Sunday, 5 August 2012

Reading round-up: July

44. Tell the Wolves I'm Home by Carol Rifka Brunt - 8/10 (full review). An unashamedly emotional tale about love, friendship and fitting in, framed within the story of a misfit teenager whose beloved uncle is dying of AIDS. I thought this might be overtly sentimental, but it was actually very touching and I loved the characters.
45. The Missing Person's Guide To Love by Susanna Jones - 6/10 (full review). Another intriguing mystery from Susanna Jones, this had a very interesting set-up, but I found it uneven, despite a brilliantly rendered setting. The ending was also extremely confusing!
46. The Spectacular by Keith Ridgway - 9/10. A very short, but brilliant, story. The style and themes reminded me a lot of Paul Auster with a more comical twist, and it's made me very interested in the author's other work.
47. The Teleportation Accident by Ned Beauman - 8/10 (full review). Beauman's sophomore novel is characteristically clever, funny and ridiculous. I enjoyed it a lot, despite disliking the protagonist intensely, but I didn't think it had the same brilliant impact as his debut.
48. The Last Weekend by Blake Morrison - 8/10 (full review). Disturbing and insidious, this is a classic unreliable-narrator tale. I found it unpleasant in places - the narrator is horrible - but it was also incredibly compelling.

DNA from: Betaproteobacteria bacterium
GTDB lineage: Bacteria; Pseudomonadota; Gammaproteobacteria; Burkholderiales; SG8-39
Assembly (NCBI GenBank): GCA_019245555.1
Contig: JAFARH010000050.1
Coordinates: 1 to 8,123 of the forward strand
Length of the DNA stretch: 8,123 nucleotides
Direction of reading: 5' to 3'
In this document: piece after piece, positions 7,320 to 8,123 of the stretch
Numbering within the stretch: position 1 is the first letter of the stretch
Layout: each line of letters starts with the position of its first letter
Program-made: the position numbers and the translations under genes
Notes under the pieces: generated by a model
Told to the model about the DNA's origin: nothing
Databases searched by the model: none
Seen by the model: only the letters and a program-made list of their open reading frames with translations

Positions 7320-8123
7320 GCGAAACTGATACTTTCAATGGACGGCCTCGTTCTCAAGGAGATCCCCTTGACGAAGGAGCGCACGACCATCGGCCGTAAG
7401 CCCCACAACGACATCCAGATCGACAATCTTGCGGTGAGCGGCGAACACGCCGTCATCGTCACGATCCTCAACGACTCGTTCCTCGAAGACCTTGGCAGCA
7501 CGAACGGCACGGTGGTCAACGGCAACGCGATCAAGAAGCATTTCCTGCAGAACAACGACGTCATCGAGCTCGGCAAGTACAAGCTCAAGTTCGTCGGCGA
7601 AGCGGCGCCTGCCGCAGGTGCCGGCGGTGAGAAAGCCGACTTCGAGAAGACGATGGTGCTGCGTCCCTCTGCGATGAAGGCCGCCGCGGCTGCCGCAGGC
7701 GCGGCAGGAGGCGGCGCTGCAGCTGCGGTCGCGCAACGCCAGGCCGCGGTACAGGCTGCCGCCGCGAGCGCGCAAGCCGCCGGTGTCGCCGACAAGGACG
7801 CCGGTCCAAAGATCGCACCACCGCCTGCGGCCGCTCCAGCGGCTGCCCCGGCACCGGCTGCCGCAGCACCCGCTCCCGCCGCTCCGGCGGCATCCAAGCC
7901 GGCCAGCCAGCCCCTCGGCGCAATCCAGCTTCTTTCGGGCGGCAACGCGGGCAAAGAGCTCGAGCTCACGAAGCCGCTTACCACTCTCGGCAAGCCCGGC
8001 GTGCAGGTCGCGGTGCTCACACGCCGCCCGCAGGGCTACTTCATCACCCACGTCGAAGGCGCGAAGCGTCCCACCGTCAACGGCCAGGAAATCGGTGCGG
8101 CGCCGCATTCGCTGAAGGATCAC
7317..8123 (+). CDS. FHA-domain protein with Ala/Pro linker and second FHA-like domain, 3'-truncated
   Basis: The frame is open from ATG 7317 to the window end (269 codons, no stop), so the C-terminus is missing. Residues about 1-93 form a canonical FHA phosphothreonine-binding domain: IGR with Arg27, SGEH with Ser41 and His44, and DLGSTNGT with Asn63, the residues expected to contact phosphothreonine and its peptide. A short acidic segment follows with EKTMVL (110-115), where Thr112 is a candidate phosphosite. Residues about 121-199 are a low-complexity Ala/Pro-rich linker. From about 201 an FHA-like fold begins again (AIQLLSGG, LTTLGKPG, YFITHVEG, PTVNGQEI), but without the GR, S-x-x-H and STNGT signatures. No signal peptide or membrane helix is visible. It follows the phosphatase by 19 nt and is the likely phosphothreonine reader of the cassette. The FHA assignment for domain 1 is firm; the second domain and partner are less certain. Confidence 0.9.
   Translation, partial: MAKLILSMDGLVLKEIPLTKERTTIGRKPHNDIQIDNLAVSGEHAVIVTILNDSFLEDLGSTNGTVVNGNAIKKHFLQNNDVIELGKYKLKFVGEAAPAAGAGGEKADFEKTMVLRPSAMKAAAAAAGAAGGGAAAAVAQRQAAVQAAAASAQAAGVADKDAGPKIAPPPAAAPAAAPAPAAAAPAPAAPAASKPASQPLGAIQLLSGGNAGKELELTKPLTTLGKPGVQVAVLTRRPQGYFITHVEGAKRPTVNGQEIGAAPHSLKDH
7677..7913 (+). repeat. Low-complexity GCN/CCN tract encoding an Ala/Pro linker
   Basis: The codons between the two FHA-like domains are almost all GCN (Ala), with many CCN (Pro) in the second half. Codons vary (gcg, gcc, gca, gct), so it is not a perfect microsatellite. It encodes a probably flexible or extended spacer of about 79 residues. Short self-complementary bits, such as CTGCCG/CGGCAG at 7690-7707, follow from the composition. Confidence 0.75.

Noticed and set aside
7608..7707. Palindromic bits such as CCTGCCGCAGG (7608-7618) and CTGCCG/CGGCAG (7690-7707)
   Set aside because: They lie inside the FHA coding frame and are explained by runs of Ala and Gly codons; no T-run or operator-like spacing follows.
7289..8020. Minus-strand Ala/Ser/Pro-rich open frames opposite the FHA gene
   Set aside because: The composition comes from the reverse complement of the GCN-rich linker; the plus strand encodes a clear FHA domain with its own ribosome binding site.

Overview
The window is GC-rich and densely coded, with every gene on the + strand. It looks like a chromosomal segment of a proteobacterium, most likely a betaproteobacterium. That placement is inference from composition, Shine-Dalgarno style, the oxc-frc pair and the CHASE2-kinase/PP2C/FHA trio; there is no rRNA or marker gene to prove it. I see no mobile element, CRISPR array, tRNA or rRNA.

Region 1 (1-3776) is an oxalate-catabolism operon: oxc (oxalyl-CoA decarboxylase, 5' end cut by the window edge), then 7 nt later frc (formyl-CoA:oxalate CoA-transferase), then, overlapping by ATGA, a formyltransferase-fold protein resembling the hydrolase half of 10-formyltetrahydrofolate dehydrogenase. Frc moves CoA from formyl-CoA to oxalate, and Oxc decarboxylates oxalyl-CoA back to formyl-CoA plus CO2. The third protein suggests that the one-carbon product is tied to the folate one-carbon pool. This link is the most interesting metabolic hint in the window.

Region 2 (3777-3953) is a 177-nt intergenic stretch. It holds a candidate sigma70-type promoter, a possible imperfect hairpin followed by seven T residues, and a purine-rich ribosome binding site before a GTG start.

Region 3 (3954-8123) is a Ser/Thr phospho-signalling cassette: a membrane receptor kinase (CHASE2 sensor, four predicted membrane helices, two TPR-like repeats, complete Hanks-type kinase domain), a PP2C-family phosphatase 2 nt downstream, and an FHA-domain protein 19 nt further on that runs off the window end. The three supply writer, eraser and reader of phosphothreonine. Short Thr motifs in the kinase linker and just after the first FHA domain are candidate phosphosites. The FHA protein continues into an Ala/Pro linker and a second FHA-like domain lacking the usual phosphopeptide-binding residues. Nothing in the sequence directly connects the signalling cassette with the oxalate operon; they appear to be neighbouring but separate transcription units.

Looking over these scores, I've realised I've actually had a pretty good month for reading. There's been no real letdowns apart from The Missing Person's Guide To Love by Susanna Jones, which I was expecting quite a lot of having enjoyed two of her other books. It seems a bit silly to say a short story was my favourite read of the month, but The Spectacular really was excellent, and I'm now very keen to read Ridgway's latest novel, Hawthorn & Child. As far as more substantial books went, Tell the Wolves I'm Home and The Last Weekend were both great, albeit very different: the former was more of a tearjerker, the latter very dark and twisted. The Teleportation Accident was also really good, but I think my expectations were way too high, and I didn't enjoy it anywhere near as much as I did Beauman's debut, Boxer, Beetle.

As usual, I have a HUGE list of books I want to read for the coming month. I'm actually pretty happy that nothing I really want to read is being released in August - should give me a chance to work through some of those I already have!


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